Below, the 29-year-old—who is also known for playing Lexa on The CW’s The 100—explains her decision to leave the Walking Dead universe, how Alison’s tragic death connects Emily and Clive in the present, and her attraction to playing darker characters (and which Beyoncé album became her salvation during the six-month shoot last year).

What prompted your decision to leave the Walking Dead universe last May, and how does Saint X fit into the kinds of stories that you want to tell at this stage of your career?

I had worked on Fear the Walking Dead since I was about 21, so it really did encapsulate a lot of my twenties—not just as an actor, but also as a person. I learned from the best, and I also grew as a person amongst an incredible group of people. But at the same time, what inspires me about acting is being able to transform. There are so many stories to be told, and I just needed the change. Saint X was exciting because it’s a present-day narrative. A lot of what I'd done has been in the genre, sci-fi, horror world. This felt a little bit more grounded in reality, and I was really attracted to the psychological downward spiral of this character.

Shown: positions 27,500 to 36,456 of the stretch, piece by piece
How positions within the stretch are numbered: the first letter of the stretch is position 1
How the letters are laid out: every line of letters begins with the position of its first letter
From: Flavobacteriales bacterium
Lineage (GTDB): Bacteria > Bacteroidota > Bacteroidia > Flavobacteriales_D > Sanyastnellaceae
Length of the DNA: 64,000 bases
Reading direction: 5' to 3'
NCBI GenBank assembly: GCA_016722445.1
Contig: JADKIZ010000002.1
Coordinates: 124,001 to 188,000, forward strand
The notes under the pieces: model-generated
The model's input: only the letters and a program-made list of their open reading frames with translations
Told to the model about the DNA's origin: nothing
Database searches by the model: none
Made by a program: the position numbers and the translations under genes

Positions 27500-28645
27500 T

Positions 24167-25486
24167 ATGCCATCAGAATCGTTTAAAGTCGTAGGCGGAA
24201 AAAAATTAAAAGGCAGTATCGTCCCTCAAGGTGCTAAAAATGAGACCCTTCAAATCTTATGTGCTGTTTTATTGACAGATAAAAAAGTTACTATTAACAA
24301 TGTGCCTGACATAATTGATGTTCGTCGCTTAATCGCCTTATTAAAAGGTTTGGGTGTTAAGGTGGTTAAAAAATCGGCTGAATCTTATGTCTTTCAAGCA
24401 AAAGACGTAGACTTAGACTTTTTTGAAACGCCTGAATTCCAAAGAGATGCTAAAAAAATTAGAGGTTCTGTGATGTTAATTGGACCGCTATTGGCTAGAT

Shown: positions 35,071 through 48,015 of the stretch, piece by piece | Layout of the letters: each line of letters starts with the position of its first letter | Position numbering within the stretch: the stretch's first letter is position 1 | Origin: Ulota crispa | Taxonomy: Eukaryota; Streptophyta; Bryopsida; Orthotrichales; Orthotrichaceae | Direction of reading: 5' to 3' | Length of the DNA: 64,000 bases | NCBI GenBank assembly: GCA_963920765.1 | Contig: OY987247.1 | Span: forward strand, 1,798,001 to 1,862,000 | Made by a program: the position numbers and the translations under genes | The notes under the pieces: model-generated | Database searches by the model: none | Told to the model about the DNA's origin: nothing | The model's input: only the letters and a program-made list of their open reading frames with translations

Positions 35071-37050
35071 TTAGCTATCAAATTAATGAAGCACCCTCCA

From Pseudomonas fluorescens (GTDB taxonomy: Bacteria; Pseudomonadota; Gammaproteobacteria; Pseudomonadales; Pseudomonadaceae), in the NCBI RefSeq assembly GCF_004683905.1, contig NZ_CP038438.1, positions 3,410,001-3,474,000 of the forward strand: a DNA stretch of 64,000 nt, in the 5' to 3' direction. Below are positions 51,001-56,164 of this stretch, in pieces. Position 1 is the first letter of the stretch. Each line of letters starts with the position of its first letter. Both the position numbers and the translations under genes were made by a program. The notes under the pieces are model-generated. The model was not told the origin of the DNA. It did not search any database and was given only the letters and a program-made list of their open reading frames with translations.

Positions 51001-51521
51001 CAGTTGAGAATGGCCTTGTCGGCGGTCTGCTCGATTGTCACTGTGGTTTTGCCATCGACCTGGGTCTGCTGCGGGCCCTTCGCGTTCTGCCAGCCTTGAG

Speaking of, Emily gets this singular focus on figuring out who murdered her sister when one of the suspects, Clive, suddenly reappears in her life. How does this set things in motion for Emily?